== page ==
Verstappen: No burnout? 'I'll do a doughnut next time!'

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A facetious Max Verstappen said that if he's no longer allowed to do a victory burnout, he'll do a smoking doughnut the next time he wins!

Verstappen made the joke in Austria on Thursday while responding to the warning sent by FIA race director Michael Masi after last weekend's Styrian Grand Prix.

Masi was unimpressed by the Red Bull driver's maneuver as he crossed the checkered flag when he slowed and then executed a burnout on the track.

Although no harm was done, Masi made clear that the Dutchman's antics "would not be tolerated in the future".

Verstappen said he understood the admonition but insisted he had taken all the necessary precautions before burning his rubber.


"I’ll try to do a doughnut next time," joked the current leader of the F1 world championship.

"I understand of course about safety. But I looked in my mirrors, went all the way to the right, took it easy. Everyone was on the left. I just did a burnout.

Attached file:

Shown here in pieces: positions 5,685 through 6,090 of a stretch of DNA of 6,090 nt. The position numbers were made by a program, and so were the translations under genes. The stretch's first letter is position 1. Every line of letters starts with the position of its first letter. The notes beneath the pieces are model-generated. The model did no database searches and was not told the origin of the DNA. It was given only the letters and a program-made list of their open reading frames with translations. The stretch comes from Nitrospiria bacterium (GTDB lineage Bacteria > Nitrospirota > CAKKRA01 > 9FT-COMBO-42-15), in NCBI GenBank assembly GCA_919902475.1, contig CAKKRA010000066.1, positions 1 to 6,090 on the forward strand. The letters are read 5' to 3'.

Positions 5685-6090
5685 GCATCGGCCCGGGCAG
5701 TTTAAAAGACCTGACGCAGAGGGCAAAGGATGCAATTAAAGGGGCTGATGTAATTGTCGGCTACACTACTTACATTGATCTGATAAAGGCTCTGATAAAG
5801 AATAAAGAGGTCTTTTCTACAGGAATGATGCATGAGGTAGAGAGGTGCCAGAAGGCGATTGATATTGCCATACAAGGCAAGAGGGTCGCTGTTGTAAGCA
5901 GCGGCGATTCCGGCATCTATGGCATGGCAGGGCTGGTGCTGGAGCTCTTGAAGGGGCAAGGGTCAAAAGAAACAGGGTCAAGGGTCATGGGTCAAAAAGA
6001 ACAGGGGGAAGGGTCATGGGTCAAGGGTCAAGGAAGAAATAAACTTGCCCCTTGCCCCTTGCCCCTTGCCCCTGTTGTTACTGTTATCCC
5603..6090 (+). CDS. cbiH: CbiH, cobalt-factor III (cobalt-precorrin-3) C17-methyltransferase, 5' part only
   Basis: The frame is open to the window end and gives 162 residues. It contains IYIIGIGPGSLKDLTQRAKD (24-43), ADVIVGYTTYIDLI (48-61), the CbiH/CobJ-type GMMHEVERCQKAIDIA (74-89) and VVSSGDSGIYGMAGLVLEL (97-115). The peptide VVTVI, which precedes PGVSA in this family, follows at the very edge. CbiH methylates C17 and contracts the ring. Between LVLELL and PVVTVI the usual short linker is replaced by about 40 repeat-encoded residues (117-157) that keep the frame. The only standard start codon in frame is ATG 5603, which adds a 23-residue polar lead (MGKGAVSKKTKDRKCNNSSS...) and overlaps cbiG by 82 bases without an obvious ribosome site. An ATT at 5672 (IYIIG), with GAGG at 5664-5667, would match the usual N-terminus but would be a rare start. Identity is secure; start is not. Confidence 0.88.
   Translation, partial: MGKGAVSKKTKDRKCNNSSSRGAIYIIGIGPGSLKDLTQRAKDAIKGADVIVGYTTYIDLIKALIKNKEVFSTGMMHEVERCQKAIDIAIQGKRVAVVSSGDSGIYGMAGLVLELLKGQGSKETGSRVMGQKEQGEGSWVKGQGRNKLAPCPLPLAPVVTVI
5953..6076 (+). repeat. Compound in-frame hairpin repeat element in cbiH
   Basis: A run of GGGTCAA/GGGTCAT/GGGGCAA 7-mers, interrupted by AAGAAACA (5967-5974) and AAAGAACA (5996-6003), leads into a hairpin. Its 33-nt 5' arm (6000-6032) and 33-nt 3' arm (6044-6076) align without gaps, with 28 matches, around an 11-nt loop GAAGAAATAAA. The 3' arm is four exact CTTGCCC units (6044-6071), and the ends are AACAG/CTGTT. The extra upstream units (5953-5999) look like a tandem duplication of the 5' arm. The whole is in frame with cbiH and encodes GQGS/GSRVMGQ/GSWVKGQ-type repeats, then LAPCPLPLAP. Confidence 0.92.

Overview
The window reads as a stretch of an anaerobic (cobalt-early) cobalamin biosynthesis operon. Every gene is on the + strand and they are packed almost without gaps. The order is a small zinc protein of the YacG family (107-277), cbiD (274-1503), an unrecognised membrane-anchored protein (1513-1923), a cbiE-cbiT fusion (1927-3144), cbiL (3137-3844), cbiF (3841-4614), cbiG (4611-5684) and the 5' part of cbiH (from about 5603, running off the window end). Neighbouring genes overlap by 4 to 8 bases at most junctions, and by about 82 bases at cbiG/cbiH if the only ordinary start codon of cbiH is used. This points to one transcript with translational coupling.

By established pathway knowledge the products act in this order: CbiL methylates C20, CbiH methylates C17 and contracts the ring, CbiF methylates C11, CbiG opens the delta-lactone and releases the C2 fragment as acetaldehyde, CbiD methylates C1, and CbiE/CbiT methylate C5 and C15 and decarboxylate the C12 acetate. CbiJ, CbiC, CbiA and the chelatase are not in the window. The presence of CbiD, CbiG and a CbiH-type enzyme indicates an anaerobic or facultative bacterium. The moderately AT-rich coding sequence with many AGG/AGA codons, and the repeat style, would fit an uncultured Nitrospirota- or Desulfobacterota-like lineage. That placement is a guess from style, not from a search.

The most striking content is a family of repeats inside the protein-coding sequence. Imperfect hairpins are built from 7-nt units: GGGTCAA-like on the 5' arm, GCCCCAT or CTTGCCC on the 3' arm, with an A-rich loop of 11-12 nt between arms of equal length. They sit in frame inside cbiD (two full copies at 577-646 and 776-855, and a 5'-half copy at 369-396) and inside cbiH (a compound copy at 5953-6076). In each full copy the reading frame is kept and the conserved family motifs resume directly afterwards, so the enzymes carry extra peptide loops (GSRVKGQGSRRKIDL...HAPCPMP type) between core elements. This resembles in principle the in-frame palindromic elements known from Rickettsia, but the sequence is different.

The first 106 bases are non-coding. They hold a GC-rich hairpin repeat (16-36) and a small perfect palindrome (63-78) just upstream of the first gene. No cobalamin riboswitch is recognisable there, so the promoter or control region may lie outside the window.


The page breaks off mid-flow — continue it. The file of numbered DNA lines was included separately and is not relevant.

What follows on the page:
"OK, if it’s not allowed, I won’t do it again. At the time I thought it was really funny and safe. But of course I understand that they don’t want to see this happen again, which is fine for me."

Coincidently, Verstappen was followed across the checkered flag by Williams' Nicholas Latifi who had found himself on the receiving of a similar maneuver executed by Roberto Mehri in a round of the Formula Renault 3.5 Series held at the Red Bull Ring in 2015 (see video hereunder).

"When I was coming to the finish line, I saw Max pulling to the inside to celebrate with the team like most drivers do so I just made sure to stay as far to the left as possible," explained the Canadian.

"Obviously, in that situation there were no cars directly behind him that were racing and obviously that was the situation, all those years ago in 2015.

"I was racing with another car quite close and as a result had my eye [on the car behind and did not] expect a car to be right in front of me on the grid.

"So it can end very badly as we saw back in 2015. There just has to be a bit of a compromise in that sense.

"It was dangerous so I don’t think a lot of other cars will be doing that in the future. It is probably best to not slow down that much."

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